Source: Wrestling Observer Newsletter
Austin Aries was released from his WWE contract last week. Shortly after the announcement was made on WWE's official website, Aries appeared pleased by the news, writing the following on his social media:
Shortly after his release, it was reported (via PWTorch) that Aries had requested his release because he wasn't happy in the company's Cruiserweight division.
In the latest issue of the Wrestling Observer Newsletter, it's noted that neither the other cruiserweights nor the writers were unhappy to see him gone. Aries had expressed frustration losing over-and-over to Neville in their program that started at WrestleMania 33 earlier this year. Aries reportedly wanted to be moved out of the Cruiserweight division because he felt there was nowhere to go after his program with Neville ended.
Aries had a 90-day non-compete agreement attached to his WWE contract, which ends on October 5, 2017, according to the Wrestling Observer Newsletter. He'll continue to collect his downside guarantee from WWE until that point and will be able to use the Austin Aries name after the agreement expires. Aries can work indie dates during the next three months but the dates will have to be approved by WWE, meaning he won't be working anywhere WWE doesn't want him working after his non-compete expires.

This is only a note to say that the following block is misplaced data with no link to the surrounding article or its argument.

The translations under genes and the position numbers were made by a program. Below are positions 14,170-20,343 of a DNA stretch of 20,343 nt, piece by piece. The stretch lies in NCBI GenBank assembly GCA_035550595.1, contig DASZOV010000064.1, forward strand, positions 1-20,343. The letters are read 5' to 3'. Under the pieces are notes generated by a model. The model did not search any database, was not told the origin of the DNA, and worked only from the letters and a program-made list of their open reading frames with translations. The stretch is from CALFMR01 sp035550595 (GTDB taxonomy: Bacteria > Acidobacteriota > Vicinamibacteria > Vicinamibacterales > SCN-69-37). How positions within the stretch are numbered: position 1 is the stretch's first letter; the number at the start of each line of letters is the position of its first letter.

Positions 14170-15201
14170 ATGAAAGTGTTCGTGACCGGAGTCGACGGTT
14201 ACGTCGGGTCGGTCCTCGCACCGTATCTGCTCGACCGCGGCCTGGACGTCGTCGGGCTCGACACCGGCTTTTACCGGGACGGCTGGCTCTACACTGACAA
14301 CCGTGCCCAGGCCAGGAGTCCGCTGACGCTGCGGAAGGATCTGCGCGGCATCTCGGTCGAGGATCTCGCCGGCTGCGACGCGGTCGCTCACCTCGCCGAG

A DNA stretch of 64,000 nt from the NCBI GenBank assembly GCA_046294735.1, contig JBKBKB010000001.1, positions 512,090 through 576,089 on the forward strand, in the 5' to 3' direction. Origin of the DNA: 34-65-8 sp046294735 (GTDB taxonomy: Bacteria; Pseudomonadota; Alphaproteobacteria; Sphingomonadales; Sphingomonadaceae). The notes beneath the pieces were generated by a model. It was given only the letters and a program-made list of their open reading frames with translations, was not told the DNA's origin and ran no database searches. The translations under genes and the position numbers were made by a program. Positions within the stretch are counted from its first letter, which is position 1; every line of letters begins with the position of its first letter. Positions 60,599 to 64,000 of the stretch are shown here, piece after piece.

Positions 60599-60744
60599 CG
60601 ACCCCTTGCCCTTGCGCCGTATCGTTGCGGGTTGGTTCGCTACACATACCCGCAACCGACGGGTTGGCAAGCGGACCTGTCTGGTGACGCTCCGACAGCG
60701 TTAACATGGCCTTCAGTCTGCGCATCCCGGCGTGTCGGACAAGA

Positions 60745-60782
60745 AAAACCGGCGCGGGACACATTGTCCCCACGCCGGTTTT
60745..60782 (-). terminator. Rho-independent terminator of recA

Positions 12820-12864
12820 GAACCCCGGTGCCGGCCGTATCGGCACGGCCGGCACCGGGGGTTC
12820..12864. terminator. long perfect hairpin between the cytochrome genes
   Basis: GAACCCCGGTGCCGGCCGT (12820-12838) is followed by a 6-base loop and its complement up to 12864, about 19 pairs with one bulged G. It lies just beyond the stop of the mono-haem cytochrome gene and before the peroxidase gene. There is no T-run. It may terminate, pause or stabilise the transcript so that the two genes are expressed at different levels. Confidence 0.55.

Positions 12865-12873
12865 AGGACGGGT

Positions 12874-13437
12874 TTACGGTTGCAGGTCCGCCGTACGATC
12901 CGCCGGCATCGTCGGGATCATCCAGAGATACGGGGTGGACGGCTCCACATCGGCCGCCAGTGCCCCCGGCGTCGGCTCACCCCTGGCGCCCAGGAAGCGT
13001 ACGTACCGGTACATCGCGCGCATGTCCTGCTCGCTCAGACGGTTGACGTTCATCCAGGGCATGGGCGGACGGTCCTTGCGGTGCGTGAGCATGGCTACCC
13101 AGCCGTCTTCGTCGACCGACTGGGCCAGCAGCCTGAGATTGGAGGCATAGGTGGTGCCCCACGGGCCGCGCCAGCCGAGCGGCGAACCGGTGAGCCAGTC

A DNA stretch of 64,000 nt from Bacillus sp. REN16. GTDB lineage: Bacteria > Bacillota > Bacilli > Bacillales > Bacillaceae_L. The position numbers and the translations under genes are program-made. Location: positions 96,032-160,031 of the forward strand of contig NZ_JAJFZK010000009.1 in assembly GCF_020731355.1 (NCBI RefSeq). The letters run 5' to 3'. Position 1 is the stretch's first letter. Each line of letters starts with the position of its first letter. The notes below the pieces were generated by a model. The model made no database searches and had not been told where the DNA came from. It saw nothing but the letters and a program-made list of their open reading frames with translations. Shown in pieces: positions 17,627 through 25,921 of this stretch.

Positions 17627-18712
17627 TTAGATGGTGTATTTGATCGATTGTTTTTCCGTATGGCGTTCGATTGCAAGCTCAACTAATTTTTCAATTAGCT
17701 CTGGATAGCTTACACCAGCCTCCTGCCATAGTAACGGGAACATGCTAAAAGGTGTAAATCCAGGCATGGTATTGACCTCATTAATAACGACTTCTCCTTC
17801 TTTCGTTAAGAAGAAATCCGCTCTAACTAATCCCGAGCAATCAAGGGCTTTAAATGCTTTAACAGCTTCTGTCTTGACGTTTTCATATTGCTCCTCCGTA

The Wrestling Observer Newsletter notes the terms of Aries' release are consistent with a WWE-decided release and had he quit on his own, the company could have at least attempted to enforce the remainder of his contract. Aries signed in early 2016 what was believed to be a three-year deal, so had he quit, WWE could have locked him down until January 2019, give or take a few months.
Last month, Aries spoke about whether or not he's happy with how WWE has presented cruiserweights.
"Yes and no," Aries stated on Busted Open after joking that his bio on Twitter states that he's usually never happy. "I think if you ask anybody about any aspect of that I think that would be the answer."
"There are things I think are great, there's things that I think could be changed or made improvements on but at the end of the day I don't get paid to make those decisions, luckily," Aries explained. "I just get paid to go out there and do what I do and perform."
"There's a big vision for this [205 Live]. It doesn't happen overnight," Aries said. "And it's still really in its infancy stages and there's going to be growing pains and there's going to be figuring out the right formula."
In October 2016, Aries suffered a large orbital socket injury while working with Shinsuke Nakamura at an NXT live event in Fresno, California. The injury put him on the shelf for the rest of the year and through the first part of this year. While out, WWE gave him the opportunity to provide commentary for cruiserweights on Raw and on 205 Live as well as on Main Event.
Aries enjoyed the role on commentary and said when he's finished wrestling, if the opportunity is right, it's something he would like to pursue.
Former TNA and WWE star Matt Morgan spoke to WrestlingINC.com owner Raj Giri about how Aries was backstage and he painted a different picture than some have described.
"I never saw him as arrogant. I never saw him as this heat seeker that people think he is," Morgan explained. "I just saw a guy that has been d-cked around an awful lot. And when you're not seven-feet tall, you're not a big guy, you know, unfortunately you do got to fight for everything you get. Especially when you're that talented."
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